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Beautiful analogy in the last sentence! –  Peter Hilton Sep 4 '14 at 0:06

Depends. Would I suffix every control widget with the word Control? ButtonControl, TextControl, LabelControl? No. Use a package or namespace for such a grouping.

Would I suffix every kind of button with Button? RadioButton, ToggleButton, ImageButton …? Seems more reasonable, depending on usage. It may also be necessary (ImageButton) to actually describe the class accurately.

Would I suffix custom list types (i.e. implementing IList<T> in C#)? WidgetList, ObservableList, ImmutableList etc.? Almost certainly yes.

I can’t say for certain where I’d make the cut but the observations:

  • In the latter case (…List) the classes don’t logically belong in the same namespace, so this kind of grouping is out of the question.
  • Using the List suffix for those classes is natural and readable, and doesn’t get in the way.
  • Like in the case of the ImageButton, these class names would simply be incomplete without the suffix. OK, WidgetList could simply be Widgets. But that doesn’t work for the other types.
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I going to go with an "It Depends" answer here, but first off, I'll bash a couple of concepts about as food for thought before getting into the real heart of the matter.

First off, I read an answer that made a passing mention of Hungarian notation. One of the reasons why I really dislike the use of the Hungarian notation is because the prefixes aren't always meaningful to the reader unless the reader is familiar with the same coding standard as the author. You can read a couple of letters as a prefix and assume that the author intended it to mean one thing, but really it means another. The fewer the letters used, the easier it is to misinterpret, and if you are adding letters to clarify the intention, then you might as well just spell the whole thing out. So, potentially meaningless abbreviations are out, and nice descriptive words are definitely the better option.

So you've got a nice descriptive word that you think should be a prefix or a suffix for your class, variable, object, or whatever. Do you use dollarAmount, or amountInDollars? or, does it even matter? Should this concept be limited to your variables/fields/properties/etc.., or should the classes be prefixed and suffixed also? Or perhaps the question you should be asking is: What value does this word provide within the context of the code?.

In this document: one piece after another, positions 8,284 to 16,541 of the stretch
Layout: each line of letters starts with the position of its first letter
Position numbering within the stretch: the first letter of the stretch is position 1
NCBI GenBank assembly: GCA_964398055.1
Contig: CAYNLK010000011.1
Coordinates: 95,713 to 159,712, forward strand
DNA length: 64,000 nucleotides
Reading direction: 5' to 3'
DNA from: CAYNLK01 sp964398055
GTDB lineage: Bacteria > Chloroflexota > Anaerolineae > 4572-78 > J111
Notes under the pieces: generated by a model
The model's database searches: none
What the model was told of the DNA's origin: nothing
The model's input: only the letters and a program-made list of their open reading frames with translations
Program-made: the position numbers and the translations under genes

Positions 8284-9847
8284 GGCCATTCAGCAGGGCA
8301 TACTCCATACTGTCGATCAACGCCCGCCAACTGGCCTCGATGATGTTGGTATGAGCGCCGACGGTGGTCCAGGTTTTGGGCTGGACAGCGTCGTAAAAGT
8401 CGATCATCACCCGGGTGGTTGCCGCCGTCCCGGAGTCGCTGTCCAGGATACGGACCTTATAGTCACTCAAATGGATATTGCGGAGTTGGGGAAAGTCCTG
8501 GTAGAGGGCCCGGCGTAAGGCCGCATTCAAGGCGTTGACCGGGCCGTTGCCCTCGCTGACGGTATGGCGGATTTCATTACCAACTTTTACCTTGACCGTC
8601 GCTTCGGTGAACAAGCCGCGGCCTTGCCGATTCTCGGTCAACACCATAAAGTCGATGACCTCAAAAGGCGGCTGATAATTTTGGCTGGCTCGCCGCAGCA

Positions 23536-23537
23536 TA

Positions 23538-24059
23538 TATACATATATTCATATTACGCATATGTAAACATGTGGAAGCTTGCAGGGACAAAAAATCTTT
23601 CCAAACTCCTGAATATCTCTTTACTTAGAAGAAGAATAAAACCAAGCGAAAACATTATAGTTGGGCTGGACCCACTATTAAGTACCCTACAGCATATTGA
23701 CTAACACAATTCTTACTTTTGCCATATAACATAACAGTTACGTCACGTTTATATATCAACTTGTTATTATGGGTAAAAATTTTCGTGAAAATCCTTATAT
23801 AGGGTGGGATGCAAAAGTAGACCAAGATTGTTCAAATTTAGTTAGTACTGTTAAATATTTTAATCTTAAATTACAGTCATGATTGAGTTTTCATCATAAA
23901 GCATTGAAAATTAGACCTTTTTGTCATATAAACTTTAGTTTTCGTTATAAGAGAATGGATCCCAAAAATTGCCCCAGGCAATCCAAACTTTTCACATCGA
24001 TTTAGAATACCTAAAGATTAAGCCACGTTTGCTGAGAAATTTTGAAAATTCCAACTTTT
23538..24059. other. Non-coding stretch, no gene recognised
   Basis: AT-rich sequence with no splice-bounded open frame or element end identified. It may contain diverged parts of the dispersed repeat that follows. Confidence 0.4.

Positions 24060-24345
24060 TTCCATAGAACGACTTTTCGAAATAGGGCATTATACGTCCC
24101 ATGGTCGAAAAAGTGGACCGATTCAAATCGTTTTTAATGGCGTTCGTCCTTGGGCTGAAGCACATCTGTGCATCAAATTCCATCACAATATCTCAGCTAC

Compare the following:

var itemList = new List<Item>();
var listOfItems = new List<Item>();
var items = new List<Item>();

Is it worth stating that your items are a part of a list, or is it enough to infer that a variable represents a list if you use a plural name? If it were me, I'd use the simplest name with the fewest characters, because I like nice concise names that are descriptive enough for me to understand the meaning, even if it is inferred. I see no additional value making things any wordier, especially if I find myself dealing with a long line of code with a lot of words in it. Granted, there are those who might feel differently, however the point I am trying to make isn't to debate the finer nuances of the choices of names I have here, but to highlight that all things being equal, for the case I have shown you it isn't entirely necessary to use a prefix or a suffix in this case.

So how about the following cases?:

var items = new ItemArray();
var items = new ItemList();
var items = new ItemCollection();
var items = new Items();

In this example, there is one stand-out option that I personally wouldn't choose to use. While later in the code I might not care about my variable name beyond the fact that I have some sort of a list or a collection there, when it comes to the actual class type, the suffixes remind me that each class represents a different interface for the object that I am creating, and thus the suffixes provide me with valuable information about their compatibility with other classes that I may wish to invoke in a common way.

C# offers the ability to create static classes as containers for extension methods. That being the case, consider the following:

public static class CommonExtensions { ... }
public static class UnCommonExtensions { ... }

Is there any value here? Possibly not, because it isn't really clear which is the prefix and which is the suffix. I know that the class contains extension methods, but do I really need the word Extensions there? On the flip side, do the words Common and Uncommon offer any value? Should I have used a partial class instead, and just call the class in each partial class file Extensions? That's probably not a bad idea, but consider the following case:

public static class StringExtensions { ... }